Now let me introduce this to you by just saying that death is a subject that all of us have to face. You’ve either experienced it with a loved one, maybe you are facing it in your own life right now with a very serious illness or whatever, but death is stalking each one of us in this place today, and one day it will conquer its prey. But we as believers should never fear death. You see, since the beginning of human life on this earth, man has feared death. You say why? Because death and the fear of death are the consequences of original sin.
In Genesis 2:17 it says, God says, “but from the tree of the knowledge of good and evil you shall not eat,” and what’s the penalty if they do? “for in the day that you eat from it you shall surely die.” There was no death before this. This death that is mentioned here is spiritual death first. We know that because when Adam sinned, immediately he did not physically die. But something did die: there was a chasm built between us and God; the life of God went out of us. We were separated from God when Adam first sinned.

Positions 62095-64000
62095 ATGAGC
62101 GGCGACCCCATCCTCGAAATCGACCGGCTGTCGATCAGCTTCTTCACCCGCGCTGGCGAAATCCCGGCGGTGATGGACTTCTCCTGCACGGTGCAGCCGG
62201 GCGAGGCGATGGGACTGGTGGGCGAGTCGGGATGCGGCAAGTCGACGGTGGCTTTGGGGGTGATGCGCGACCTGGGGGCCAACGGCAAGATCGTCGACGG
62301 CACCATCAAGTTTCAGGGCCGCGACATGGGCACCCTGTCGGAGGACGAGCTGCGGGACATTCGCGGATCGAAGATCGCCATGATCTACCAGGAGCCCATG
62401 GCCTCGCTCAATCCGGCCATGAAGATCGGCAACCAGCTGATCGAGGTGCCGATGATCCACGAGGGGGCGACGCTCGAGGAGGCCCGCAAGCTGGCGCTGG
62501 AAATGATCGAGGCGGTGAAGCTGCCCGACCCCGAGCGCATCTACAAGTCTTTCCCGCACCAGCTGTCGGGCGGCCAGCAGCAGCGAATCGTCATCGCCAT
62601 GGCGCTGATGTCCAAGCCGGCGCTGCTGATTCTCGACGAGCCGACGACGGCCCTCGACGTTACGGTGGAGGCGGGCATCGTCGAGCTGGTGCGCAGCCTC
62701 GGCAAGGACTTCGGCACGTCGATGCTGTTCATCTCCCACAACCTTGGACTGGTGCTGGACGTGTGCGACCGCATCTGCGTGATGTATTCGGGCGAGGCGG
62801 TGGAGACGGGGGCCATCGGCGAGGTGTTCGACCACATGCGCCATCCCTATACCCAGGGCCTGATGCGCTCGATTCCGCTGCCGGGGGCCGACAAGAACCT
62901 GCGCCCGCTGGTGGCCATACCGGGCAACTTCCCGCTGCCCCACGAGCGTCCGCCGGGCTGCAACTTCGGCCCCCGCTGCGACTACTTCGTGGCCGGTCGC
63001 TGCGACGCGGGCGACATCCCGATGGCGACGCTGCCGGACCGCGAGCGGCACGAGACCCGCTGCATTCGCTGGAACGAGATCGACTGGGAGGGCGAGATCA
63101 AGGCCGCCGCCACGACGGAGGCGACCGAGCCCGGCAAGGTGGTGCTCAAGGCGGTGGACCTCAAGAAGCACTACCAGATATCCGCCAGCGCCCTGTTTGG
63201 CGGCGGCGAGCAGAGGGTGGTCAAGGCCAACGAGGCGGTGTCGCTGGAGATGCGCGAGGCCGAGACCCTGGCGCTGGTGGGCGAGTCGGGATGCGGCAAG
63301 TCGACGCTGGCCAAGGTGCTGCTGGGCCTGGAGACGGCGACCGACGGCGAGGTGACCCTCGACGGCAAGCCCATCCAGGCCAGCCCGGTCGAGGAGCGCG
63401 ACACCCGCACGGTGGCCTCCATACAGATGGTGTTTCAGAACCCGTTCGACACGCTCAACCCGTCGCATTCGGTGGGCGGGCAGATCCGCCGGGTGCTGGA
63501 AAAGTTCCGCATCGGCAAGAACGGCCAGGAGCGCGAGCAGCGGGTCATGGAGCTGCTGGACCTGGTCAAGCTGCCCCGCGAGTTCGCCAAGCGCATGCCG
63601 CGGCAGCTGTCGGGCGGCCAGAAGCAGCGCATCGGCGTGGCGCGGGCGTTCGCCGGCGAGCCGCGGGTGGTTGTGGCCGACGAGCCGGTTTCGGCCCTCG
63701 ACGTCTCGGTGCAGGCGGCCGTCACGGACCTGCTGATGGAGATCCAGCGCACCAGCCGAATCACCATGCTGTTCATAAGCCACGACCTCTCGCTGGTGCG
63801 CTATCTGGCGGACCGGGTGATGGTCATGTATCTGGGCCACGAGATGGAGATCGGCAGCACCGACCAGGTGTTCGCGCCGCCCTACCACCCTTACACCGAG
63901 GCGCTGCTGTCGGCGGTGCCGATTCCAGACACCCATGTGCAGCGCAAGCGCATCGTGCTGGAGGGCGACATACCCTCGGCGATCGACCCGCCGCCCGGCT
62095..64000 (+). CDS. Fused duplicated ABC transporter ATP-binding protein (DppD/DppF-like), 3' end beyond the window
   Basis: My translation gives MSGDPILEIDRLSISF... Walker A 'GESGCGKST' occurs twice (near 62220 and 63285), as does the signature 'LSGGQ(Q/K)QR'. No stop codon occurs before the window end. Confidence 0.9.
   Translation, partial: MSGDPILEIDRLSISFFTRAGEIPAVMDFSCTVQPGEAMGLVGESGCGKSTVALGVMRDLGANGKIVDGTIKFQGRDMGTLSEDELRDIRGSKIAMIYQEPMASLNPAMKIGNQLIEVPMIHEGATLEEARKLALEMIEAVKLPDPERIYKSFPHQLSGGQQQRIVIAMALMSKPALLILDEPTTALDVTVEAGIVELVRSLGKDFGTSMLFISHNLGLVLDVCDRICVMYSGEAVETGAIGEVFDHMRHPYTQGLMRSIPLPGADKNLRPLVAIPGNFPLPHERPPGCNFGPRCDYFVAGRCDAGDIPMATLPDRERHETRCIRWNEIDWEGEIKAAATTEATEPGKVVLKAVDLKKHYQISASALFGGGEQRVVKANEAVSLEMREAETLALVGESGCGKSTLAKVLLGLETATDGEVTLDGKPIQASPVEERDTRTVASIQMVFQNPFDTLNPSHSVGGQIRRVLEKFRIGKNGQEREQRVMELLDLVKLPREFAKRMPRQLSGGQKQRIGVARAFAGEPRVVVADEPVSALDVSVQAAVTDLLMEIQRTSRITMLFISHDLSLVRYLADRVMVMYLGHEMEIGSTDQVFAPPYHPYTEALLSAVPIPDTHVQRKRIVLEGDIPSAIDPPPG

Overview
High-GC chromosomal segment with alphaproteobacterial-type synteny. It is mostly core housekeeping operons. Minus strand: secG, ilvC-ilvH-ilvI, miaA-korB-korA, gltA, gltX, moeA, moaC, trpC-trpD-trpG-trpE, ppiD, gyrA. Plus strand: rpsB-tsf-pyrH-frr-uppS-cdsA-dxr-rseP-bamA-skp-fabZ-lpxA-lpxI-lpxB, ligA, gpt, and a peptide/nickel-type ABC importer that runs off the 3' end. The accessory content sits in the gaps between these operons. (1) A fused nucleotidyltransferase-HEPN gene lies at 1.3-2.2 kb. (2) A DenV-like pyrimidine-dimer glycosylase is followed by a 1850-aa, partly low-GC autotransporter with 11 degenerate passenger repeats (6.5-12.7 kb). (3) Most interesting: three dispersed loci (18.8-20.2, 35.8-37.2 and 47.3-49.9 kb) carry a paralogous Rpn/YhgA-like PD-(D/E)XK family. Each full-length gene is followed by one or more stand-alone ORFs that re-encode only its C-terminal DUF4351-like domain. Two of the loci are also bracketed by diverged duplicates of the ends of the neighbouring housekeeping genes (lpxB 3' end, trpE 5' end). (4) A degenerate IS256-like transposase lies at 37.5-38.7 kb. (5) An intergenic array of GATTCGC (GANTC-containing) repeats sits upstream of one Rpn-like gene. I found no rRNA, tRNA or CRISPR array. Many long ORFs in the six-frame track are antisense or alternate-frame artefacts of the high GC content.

Now, however, even though he didn’t physically die, he spiritually died. Physical death at that moment of his sin began to stalk him, not only physical death but the fear of that death began to come after him. You see, that death meant eternal spiritual judgment. Physical death catapulted him into eternal spiritual judgment. That was the fear of that death. We see the fear when God came looking for them in the garden and God found him and it says Adam said, in verse 10, “I heard the sound of Thee in the garden, and I was afraid.” You see, that fear immediately was there. He knew the penalty for what he had done.
Well, it’s because of this spiritual dilemma of all mankind that the Lord Jesus came in to this earth. In Hebrews 2:14-15, “For as much then as the children are partakers of flesh and blood,” the human race, “He Himself [Christ] likewise also partook of the same, that through death He might render powerless him who had the power of death, that is, the devil; and might deliver those who through fear of death were all of their lifetime subject to bondage.”